Operation Mango: Scalable Discovery of Taint-Style Vulnerabilities in Binary Firmware Services


Wil Gibbs, Arvind S Raj, Jayakrishna Menon Vadayath, Hui Jun Tay, Justin Miller, Akshay Ajayan, Zion Leonahenahe Basque, Audrey Dutcher, and Fangzhou Dong, Arizona State University; Xavier Maso, unaffiliated; Giovanni Vigna and Christopher Kruegel, UC Santa Barbara; Adam Doupé, Yan Shoshitaishvili, and Ruoyu Wang, Arizona State University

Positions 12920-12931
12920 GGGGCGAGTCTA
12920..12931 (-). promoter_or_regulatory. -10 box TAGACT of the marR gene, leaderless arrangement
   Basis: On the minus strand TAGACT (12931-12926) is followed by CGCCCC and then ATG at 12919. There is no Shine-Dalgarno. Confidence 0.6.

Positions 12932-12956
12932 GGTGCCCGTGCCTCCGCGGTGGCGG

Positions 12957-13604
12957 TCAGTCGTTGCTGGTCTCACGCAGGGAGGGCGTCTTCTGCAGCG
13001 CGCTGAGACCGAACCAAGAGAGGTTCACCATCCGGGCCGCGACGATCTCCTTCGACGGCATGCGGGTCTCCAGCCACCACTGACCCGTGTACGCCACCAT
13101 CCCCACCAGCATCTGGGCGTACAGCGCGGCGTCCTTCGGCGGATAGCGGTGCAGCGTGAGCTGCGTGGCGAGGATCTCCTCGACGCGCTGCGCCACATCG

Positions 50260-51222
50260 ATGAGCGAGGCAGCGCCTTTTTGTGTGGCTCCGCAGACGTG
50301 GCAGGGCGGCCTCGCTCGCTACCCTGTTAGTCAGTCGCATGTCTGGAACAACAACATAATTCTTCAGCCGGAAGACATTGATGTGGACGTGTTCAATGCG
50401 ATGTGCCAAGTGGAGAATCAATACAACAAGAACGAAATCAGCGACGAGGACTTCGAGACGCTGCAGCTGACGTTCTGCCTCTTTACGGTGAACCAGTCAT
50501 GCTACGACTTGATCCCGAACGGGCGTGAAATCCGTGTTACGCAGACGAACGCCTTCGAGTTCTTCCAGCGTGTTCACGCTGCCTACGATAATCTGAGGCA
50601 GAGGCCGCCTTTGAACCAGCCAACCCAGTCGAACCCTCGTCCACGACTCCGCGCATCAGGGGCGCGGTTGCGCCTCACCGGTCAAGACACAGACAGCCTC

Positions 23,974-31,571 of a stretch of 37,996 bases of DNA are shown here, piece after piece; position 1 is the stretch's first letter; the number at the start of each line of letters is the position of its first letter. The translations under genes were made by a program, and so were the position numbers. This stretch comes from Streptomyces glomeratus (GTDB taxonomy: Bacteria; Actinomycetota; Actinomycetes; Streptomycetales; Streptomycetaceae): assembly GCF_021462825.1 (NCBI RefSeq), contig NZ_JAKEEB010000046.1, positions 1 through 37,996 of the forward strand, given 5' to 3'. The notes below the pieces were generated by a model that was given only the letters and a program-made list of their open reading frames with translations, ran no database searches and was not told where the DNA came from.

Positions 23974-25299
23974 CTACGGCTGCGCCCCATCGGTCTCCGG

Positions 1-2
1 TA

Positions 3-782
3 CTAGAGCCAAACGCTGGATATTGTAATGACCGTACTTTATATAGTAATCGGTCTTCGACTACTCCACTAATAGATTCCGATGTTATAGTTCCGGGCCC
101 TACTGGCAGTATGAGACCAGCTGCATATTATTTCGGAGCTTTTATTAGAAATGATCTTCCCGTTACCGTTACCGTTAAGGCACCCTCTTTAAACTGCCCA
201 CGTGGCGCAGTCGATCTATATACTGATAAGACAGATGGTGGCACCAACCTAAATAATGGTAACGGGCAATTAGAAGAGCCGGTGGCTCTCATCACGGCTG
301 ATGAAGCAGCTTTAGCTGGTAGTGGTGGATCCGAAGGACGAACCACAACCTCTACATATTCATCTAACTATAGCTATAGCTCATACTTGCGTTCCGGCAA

The rise of IoT (Internet of Things) devices has created a system of convenience, which allows users to control and automate almost everything in their homes. But this increase in convenience comes with increased security risks to the users of IoT devices, partially because IoT firmware is frequently complex, feature-rich, and very vulnerable. Existing solutions for automatically finding taint-style vulnerabilities significantly reduce the number of binaries analyzed to achieve scalability. However, we show that this trade-off results in missing significant numbers of vulnerabilities. In this paper, we propose a new direction: scaling static analysis of firmware binaries so that all binaries can be analyzed for command injection or buffer overflows. To achieve this, we developed MANGODFA, a novel binary data-flow analysis leveraging value analysis and data dependency analysis on binary code. Through key algorithmic optimizations in MANGODFA, our prototype Mango achieves fast analysis without sacrificing precision. On the same dataset used in prior work, Mango analyzed 27× more binaries in a comparable amount of time to the state-of-the-art in Linux-based user-space firmware taint-analysis SaTC. Mango achieved an average per-binary analysis time of 8 minutes compared to 6.56 hours for SaTC. In addition, Mango finds 56 real vulnerabilities that SaTC does not find in a set of seven firmware. We also performed an ablation study demonstrating the performance gains in Mango come from key algorithmic improvements.

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